Healthy Eating With the African Heritage Diet Pyramid

Oldways' African Heritage Diet Pyramid, illustrated by George Middleton.

I have to send a big thank you to my Twitter buddy @OccupyYouriPod for bringing this to my attention. (Check out his Web site, Earshot, for some very nice podcasts of soul, jazz, hip-hop, and other genres!)

An organization called Oldways, which promotes healthy eating rooted in cultural traditions, has recently released what they call The African Heritage Diet Pyramid. This food pyramid focuses on foods that have historically been enjoyed by members of the African diaspora, in the American South, Caribbean, South America and the various African countries. It was created in an evidence-based manner, by an advisory panel of nutrition and history experts and a grant from the Walmart Foundation. (Oldways also pioneered the Mediterranean Diet pyramid and offers Asian, Latino and vegetarian diet pyramids.)

At the foundation of the pyramid are leafy green vegetables. They are among the foods recommended to be eaten the most in a diet, along with fruits, peanuts and nuts, other vegetables, tubers, whole grains and beans and peas. Included in the whole grains category are barley, couscous, kamut, corn, millet, rice, sorghum, teff and wild rice. Herbs, spices and traditional sauces are also an integral part of the cuisine. (Salt is not included in this category, but rather vinegar, annatto, arrowroot, bay leaf, cinnamon, cilantro, cloves, coconut milk, coriander, dill, ginger, mustard, nutmeg, oregano, paprika, parsley, peppers, sage and sesame.)

The primary non-vegetarian source of protein recommended is fish and seafood, which they recommend people eat often, at least two times a week. Eggs, poultry and other meats (not including pork) are treated as stepchildren to seafood, and people are encouraged to eat them “moderately, in small portions, or as garnishes for other dishes.” Healthy oils are similarly to be used sparingly. Dairy is relegated to moderate daily or weekly portions (with alternate suggestions for people who are lactose intolerant), and sweets are considered an occasional treat.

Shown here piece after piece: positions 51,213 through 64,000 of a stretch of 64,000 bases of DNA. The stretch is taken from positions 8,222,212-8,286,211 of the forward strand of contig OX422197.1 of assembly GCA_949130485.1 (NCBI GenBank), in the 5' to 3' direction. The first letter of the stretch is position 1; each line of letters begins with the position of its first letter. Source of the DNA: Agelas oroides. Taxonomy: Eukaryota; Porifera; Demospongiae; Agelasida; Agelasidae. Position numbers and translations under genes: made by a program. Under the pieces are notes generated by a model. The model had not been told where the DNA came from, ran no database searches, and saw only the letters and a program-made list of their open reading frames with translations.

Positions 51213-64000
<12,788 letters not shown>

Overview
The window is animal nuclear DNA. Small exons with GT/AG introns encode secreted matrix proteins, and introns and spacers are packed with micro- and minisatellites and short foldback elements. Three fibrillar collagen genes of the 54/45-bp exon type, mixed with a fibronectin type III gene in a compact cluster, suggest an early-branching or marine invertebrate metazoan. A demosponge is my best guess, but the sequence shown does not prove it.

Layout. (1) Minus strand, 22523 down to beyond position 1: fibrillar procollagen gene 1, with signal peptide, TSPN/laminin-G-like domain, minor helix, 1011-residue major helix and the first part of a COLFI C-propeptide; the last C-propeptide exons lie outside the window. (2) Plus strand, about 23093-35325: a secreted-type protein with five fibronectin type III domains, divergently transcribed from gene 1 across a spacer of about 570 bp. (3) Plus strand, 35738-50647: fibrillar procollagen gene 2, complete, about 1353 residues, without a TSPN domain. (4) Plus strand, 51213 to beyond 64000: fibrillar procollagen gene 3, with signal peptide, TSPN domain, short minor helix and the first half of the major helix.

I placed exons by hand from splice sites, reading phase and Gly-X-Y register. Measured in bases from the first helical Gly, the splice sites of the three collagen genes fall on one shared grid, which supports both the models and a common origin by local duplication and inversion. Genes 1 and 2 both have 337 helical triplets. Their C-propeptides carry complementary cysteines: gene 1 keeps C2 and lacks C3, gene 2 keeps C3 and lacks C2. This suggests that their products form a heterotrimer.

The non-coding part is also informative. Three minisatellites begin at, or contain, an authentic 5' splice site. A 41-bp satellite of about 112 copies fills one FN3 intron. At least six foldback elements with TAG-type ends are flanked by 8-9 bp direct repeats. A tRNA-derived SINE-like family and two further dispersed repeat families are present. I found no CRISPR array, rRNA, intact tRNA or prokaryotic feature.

In addition to food, people are encouraged to drink water and enjoy a healthy lifestyle, which includes physical activity (no duration and frequency are specified) and enjoying meals with others. An enlarged pyramid can be found here. A listing of recommended foods can be found here. A glossary explaining the various fruits, vegetables, seasonings and grains can be found here. A listing of scientific studies of the health viability of traditional African diets can be found here. Recipes created by Dr. Jessica B. Harris, a culinary historian who has written numerous cookbooks, can be found here.

The premise is that many of the foods that we already enjoy are healthy, but that they should be prepared in a lighter manner (in effect, without a lot of salt or fat) for people to experience the most health benefits.

This pyramid makes a lot of sense to me. Many of the suggestions sound a lot like things my husband, who is from Ivory Coast, would eat. A dream meal for him, for example, is grilled fish with attieke (basically a type of couscous made from cassava) and a side of peppers, onions and tomatoes. I have also learned from him about various vegetable-based sauces in which meat is cooked or served; favorites of his include an eggplant sauce and an okra sauce. Many of the foods he grew up with are also cooked using dried fish or shrimp, which are included on the African Heritage pyramid.

From the Americas, I had a conversation with a coworker recently about making a meal out of greens made with smoked turkey, something that historically has not been out of the ordinary. And various iterations of rice and beans or peas are also staple meals for people of African and Latin descent across these continents.

It was a pleasant surprise to learn about this new food pyramid. I love that it encourages people of African descent, and others who love the food, to continue eating the kinds of foods they are familiar with, just prepared in a more healthy manner. That it is firmly rooted in the various cultures of the African Diaspora makes me feel that I’m tapping into something that my ancestors near and far knew intimately and enjoyed–whether it was my grandfather from Arkansas, who passed away well before I was born and grew up on a farm, or nameless, distant relatives from a mystery African country that can only be made clear to me through records research and DNA testing. We all know and love heavier “soul food” comfort dishes, but this pyramid puts us in touch with “body food”–staples that, when cooked appropriately, are good fuel sources, brimming with healthy nutrients that come to the forefront.

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